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In Pictures: Famous hoaxes that fooled the world

For over a century, satirical news continues to go viral from time to time. Kipp brings you some of the most famous hoaxes that fooled mankind...

August 30, 2012 2:00 by

  • British farmers Doug Bower and Dave Chorley admitted in 1991 that they had been making the crop circles that led the world to believe that they were designed by supernatural beings.

  • A school transcript indicates that Obama, under the name Barry Soetoro, received financial aid as a foreign student from Indonesia as an undergraduate at the school.

  • The legend of the Lochness Monster has been around for ages but it was never truly believed until 1934, when a photo supposedly taken by Robert Wilson was published in the Daily Mail. In 1994 Christian Spurling, friend of the family, came forth and admitted the whole image was a fake and submitted merely as a prank.

  • George Bush has an IQ of 91, lowest than any other American president since 1945. Although Kipp can't blame too many people for believing that!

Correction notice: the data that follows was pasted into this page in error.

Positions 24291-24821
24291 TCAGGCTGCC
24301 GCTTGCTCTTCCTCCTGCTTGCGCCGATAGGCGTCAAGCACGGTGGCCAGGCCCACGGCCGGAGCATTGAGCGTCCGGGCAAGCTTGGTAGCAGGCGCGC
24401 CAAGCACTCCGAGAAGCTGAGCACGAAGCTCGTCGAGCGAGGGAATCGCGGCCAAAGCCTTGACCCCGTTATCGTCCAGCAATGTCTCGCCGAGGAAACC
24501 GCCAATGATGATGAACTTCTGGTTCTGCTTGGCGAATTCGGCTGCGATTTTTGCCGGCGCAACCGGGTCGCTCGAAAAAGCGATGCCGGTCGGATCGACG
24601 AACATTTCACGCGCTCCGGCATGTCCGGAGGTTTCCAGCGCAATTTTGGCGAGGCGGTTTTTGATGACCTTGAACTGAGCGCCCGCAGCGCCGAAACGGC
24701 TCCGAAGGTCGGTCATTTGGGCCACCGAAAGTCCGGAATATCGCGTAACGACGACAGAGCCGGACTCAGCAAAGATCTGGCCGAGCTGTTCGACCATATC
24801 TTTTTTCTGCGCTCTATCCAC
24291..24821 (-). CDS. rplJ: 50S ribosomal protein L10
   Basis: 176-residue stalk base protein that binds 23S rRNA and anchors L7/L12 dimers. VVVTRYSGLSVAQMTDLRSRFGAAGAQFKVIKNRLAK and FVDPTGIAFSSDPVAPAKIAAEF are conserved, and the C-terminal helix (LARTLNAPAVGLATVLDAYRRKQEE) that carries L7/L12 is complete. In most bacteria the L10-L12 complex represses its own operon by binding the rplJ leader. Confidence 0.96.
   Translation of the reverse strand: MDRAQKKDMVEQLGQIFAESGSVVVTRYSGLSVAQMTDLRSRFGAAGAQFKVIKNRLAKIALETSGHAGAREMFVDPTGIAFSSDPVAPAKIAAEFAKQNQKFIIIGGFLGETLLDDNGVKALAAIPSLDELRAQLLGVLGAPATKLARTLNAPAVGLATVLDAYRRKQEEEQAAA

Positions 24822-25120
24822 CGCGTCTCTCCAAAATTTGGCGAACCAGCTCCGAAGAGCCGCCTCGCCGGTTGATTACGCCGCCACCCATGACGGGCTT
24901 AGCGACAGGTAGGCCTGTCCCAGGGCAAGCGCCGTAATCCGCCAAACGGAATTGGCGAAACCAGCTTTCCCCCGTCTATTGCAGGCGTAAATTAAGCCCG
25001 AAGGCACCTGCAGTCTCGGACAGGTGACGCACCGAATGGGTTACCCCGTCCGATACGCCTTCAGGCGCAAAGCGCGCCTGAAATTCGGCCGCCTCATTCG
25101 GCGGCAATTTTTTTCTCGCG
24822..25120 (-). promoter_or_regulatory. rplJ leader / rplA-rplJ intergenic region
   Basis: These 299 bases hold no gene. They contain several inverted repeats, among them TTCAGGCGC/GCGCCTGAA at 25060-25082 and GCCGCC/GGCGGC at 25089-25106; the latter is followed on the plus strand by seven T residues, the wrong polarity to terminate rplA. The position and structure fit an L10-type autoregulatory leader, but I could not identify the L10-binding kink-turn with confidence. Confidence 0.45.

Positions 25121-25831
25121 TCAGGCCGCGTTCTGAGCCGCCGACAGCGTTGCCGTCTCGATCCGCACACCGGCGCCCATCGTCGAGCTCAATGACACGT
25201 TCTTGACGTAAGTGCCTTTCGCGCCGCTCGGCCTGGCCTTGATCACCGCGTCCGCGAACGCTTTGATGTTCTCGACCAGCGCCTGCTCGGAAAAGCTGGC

• Cottingley Fairies became a viral sensation throughout England and other parts of the world when two girls decided to cut pictures of Fairies out of a children's book and mount them on pins. They then photographed them and to their shock and others, many believed them to be real.

    *image source:

  • Did you know that Paul McCartney died in a car crash in 1966 and was then replaced by an impostor that took his place? Aside from the fact that he has the same face, family, friends, musical talent and vocal chords, the story is quite believable. The spark that initiated this rumour was that he had walked barefooted across the crossing in Abbey Road.


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